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Matt Damon Gets a Davos Award—for Water, Not Film

Damon in Davos on Jan. 21

Photograph by Michel Euler/AP Photo

Damon in Davos on Jan. 21

Matt Damon has received plenty of awards but probably never one quite like this. In Davos today, the movie star was honored by the World Economic Forum for his work as co-founder of, a nonprofit organization whose motto is “safe water and the dignity of a toilet for all.”

Damon joked around at the beginning of his acceptance speech, pretending to accidentally read from a Golden Globes speech and then remarking that the other co-founder of, Gary White, had been working in the field since Damon was playing Humpty Dumpty in an elementary school play—“and I wish I could tell you that I was making that up.”

But then the man who played action hero Jason Bourne quickly turned serious, saying that disease caused by contaminated water “is a problem that has a solution. The poor themselves are the solution.” He told the Davos audience that is extending “water credit” to poor families so they can afford to install a toilet or connect their homes to a waterline that for them is “literally a lifeline.”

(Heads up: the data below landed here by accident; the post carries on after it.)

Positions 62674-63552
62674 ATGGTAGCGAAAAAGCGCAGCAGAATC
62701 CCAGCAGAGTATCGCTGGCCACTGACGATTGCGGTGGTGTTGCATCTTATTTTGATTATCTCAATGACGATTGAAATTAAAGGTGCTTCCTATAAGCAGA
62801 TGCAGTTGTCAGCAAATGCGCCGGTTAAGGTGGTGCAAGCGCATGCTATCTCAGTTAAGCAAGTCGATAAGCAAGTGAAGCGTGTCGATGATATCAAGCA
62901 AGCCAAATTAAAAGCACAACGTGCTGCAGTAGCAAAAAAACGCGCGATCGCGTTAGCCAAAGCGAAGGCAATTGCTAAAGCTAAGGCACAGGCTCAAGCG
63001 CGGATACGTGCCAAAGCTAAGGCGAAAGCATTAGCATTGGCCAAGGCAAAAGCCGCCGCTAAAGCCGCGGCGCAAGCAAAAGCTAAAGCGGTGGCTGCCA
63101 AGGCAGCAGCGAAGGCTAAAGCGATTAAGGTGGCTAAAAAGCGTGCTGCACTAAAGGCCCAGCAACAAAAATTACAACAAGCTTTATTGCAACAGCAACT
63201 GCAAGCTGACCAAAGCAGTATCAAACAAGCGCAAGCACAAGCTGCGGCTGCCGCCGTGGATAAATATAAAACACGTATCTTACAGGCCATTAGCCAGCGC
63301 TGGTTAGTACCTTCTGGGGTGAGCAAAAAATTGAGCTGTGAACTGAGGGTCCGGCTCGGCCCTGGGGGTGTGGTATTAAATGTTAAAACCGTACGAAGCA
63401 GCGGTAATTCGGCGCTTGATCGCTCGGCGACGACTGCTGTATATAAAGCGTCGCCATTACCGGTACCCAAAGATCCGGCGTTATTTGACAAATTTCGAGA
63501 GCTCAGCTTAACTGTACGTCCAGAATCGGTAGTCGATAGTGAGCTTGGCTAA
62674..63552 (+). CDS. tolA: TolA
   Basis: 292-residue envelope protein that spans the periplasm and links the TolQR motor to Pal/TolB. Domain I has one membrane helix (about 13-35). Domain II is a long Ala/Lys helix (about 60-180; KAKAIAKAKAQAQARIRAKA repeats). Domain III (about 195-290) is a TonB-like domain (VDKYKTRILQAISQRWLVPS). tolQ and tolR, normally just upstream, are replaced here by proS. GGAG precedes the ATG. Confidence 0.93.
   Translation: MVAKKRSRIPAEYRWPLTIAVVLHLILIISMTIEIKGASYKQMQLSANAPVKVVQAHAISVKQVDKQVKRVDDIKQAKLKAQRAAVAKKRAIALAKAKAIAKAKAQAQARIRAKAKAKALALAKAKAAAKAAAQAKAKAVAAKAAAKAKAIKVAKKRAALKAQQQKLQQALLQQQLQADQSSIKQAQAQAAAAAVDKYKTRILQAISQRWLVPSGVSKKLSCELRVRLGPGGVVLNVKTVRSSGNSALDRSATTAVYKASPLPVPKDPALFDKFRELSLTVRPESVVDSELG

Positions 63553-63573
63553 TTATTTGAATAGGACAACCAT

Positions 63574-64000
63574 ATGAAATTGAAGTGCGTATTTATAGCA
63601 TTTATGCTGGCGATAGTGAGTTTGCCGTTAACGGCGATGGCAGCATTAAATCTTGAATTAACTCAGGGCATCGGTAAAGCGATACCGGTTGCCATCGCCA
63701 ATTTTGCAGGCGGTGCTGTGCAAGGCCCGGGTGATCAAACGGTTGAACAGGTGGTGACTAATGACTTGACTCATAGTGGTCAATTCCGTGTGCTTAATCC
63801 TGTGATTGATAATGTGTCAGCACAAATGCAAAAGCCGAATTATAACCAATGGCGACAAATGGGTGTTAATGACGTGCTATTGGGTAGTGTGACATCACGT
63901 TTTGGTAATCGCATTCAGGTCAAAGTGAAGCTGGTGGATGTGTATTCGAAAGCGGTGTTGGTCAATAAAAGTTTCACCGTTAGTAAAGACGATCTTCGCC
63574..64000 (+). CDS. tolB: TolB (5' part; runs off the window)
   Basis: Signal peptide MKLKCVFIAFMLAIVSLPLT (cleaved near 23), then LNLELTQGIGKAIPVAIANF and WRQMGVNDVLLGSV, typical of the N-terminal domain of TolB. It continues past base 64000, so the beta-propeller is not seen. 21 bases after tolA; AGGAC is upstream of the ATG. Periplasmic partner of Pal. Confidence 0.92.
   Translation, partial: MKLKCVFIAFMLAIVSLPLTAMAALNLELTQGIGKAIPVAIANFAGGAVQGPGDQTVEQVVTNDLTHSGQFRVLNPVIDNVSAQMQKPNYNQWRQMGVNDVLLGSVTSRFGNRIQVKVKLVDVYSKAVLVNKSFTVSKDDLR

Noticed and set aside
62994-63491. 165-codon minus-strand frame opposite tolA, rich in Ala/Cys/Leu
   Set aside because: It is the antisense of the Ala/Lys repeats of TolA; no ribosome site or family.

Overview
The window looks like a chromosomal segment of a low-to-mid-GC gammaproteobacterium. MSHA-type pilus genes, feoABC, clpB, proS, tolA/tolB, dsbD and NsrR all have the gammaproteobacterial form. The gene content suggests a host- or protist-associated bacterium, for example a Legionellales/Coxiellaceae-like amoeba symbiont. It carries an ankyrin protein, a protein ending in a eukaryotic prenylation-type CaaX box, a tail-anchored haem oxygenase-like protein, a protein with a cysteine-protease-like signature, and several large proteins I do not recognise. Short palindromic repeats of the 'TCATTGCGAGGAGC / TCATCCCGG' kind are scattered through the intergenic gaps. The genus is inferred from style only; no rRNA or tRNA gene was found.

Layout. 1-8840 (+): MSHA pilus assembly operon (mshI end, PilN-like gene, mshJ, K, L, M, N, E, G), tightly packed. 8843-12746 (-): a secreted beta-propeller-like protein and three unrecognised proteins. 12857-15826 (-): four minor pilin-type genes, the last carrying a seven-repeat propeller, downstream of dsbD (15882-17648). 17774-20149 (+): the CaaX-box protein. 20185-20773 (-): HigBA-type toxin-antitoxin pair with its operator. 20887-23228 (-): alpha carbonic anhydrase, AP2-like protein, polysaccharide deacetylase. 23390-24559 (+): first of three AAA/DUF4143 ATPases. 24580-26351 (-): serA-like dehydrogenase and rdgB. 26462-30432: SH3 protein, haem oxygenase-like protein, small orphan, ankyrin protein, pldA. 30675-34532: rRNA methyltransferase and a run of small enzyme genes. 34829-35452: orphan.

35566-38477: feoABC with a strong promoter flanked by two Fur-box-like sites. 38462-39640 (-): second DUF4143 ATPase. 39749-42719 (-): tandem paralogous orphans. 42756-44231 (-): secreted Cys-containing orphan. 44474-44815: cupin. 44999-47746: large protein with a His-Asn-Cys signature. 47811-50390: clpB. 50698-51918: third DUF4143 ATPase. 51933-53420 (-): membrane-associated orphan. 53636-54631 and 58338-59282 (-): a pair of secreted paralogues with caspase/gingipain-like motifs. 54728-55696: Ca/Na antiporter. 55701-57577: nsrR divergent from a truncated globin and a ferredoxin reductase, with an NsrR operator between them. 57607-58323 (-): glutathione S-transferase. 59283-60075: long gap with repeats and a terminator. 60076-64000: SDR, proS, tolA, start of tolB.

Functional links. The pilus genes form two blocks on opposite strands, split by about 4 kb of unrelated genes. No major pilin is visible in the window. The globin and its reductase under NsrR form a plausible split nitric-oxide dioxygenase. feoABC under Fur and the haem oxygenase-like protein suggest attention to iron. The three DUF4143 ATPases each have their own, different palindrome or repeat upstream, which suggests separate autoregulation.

Bourne—er, Damon—said that had already helped more than 5 million people, and he noted that McKinsey consultants have estimated it could reach 100 million by 2020. He said the movers and shakers of Davos—“people in this room”—have the expertise and resources to help his organization reach that goal. “This award is a vote of confidence in what we can achieve and will achieve,” he said, “because we’re just getting started.”

Damon was one of four recipients of the World Economic Forum’s Crystal Award, which honors artists who have made important contributions to improving the state of the world. The others include Juan Diego Flórez, founder of a poor people’s symphony in Peru; conductor Lorin Maazel; and Shirin Neshat, an Iranian-born artist.

Neshat, in her acceptance speech, urged Iranian President Hassan Rouhani—scheduled to speak in Davos on Thursday—to carry on the work of defending democracy and freedom, as Iranian artists and intellectuals have done. “Now we pass the torch to you, mister president,” she said.

Coy is Bloomberg Businessweek's economics editor. His Twitter handle is @petercoy.

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